company either from their human family or other pets. When considering
homing a Ragdoll, if the house is empty for several hours a day and
you have no other pets, it is worth remembering that a single cat may
not be a happy cat. Two cats are better than one, particularly if they
come from a home where they are used to company.
be kept indoors at all times. They are too trusting and lack the outdoor
survival skills that other cats have, so are likely to come to grief
if left to roam. Being allowed outside also puts them at risk of contracting
incurable, fatal diseases, such as FIV (similar to HIV in humans) and
FELV (feline leukaemia) As such it is important to take into consideration
the security of windows and doors, especially during the summer.
require exercise and need climbers and toys to play with. They must
be provided with litter trays, which should be changed regularly and
cleaned using a safe, non-phenol disinfectant. A general rule is to
avoid any disinfectants which go cloudy in water, they are poisonous
neutering at approximately six months old. Consult your vet for advice.
Your cat will require a yearly booster, even if it is kept indoors,
especially if you wish to have your cat stay at a boarding cattery while
on holiday. Regular worming, flea treatment and veterinary checks are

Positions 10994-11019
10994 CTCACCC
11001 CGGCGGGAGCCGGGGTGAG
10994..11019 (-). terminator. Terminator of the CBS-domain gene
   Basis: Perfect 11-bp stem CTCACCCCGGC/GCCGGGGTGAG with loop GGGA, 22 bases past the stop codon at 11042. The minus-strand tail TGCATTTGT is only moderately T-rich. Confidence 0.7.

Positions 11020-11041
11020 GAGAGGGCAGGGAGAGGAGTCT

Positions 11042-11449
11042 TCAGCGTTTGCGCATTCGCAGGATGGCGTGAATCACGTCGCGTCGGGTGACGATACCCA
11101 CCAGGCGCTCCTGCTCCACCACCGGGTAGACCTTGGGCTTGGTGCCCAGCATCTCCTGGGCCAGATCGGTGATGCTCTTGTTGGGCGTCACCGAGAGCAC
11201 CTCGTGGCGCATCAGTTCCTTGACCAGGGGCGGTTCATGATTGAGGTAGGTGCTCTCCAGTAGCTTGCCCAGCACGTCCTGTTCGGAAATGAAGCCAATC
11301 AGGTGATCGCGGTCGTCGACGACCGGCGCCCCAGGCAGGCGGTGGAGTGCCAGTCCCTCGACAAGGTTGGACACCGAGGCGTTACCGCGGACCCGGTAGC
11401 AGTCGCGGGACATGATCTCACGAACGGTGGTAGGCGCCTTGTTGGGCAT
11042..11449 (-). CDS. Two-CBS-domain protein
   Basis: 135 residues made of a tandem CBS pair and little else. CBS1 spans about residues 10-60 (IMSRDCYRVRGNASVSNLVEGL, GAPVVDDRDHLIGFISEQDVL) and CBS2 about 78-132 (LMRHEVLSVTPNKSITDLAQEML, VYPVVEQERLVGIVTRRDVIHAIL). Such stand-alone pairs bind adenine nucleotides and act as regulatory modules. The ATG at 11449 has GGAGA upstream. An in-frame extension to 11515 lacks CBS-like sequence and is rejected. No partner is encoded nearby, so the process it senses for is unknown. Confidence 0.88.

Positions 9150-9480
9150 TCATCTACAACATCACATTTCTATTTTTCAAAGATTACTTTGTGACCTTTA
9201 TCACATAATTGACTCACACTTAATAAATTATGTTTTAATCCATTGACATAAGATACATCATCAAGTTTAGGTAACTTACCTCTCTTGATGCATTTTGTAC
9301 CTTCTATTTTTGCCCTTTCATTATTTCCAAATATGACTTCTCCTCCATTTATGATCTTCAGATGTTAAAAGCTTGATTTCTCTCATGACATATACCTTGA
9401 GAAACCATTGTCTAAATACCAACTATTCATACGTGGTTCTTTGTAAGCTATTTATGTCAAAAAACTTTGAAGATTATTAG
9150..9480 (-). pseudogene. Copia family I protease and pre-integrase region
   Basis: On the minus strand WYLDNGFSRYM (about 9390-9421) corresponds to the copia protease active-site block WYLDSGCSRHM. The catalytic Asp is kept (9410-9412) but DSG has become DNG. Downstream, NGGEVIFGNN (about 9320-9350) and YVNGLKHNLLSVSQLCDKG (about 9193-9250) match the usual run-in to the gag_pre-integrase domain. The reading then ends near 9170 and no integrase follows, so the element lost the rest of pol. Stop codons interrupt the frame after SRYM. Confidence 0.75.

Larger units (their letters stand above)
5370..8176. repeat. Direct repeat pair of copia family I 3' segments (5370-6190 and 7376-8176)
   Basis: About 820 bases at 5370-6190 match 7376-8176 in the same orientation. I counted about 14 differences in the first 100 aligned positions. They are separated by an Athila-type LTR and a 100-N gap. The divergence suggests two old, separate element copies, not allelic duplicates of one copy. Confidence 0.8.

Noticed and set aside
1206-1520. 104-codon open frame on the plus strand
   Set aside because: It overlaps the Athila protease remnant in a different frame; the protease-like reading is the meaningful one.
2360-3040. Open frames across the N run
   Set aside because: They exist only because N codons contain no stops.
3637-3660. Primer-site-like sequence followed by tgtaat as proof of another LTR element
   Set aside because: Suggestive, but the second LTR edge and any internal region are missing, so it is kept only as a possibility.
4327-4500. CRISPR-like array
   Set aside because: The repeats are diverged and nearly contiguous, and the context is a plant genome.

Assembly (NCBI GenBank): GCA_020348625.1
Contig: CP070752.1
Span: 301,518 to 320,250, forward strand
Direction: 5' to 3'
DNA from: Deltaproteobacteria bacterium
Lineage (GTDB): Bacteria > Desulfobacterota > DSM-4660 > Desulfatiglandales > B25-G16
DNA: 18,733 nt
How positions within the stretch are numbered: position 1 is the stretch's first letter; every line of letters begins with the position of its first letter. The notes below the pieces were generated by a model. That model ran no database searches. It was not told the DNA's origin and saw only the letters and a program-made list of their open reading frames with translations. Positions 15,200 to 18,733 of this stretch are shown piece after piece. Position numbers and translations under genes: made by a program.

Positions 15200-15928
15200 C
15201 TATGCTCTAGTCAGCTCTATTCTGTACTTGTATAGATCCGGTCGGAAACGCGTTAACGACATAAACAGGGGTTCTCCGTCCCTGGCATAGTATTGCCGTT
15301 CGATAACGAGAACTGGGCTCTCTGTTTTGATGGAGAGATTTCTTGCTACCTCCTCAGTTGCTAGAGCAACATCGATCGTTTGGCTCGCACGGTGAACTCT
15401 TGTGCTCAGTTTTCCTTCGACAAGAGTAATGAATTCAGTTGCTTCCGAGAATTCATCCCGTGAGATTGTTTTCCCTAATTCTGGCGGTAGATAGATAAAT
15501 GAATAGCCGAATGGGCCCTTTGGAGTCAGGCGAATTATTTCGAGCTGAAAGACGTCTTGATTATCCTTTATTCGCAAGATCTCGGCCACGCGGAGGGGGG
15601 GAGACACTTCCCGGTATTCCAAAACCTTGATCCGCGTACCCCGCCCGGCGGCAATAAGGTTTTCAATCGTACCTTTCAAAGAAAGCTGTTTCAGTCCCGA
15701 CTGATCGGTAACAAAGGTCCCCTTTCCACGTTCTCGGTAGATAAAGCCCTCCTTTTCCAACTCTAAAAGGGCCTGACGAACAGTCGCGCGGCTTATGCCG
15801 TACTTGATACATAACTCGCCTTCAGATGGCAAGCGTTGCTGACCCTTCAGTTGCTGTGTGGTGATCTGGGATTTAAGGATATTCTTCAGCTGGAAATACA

necessary. The cost of veterinary fees should be taken into consideration
when homing any cat.
be fed a healthy, high quality diet, not value label foods.
coats tend not to matt like other breeds, e.g. Persians, they can develop
tangles and knots and do require regular grooming.
Ragdolls do moult
and will shed fur onto your furniture and carpets all the time, so be
prepared for more housework!
generally placid, friendly cats, but they are not necessarily 'lap'
cats and as every Ragdoll has its own individual temperament, you will
never be guaranteed a cuddly, lap cat.
Although a lot
is written about Ragdolls being floppy when held, this is a myth. While
many are happy to lay on their backs in your arms, others feel insecure
and will not relax.
be very vocal and as a breed can be quite demanding of your time.
will happily fit in with the other animals within your home and are
great with children. However they need to be introduced gradually into
their new home. Children should be taught to respect animals and handle
said to be the largest of all domesticated cats. The males can reach
20lbs (9kg) and females can reach 12lbs (5.5kg), so before homing a
kitten consider the size they may become!
Ragdolls make wonderful pets, but they need personal and financial commitment
from their owners. A Ragdoll cat may live to 12 years or beyond and over
that time the annual cost of feeding and caring for them will far outweigh
the initial cost of buying a kitten. Please consider carefully whether
a Ragdoll is right for you and your circumstances, before homing a kitten.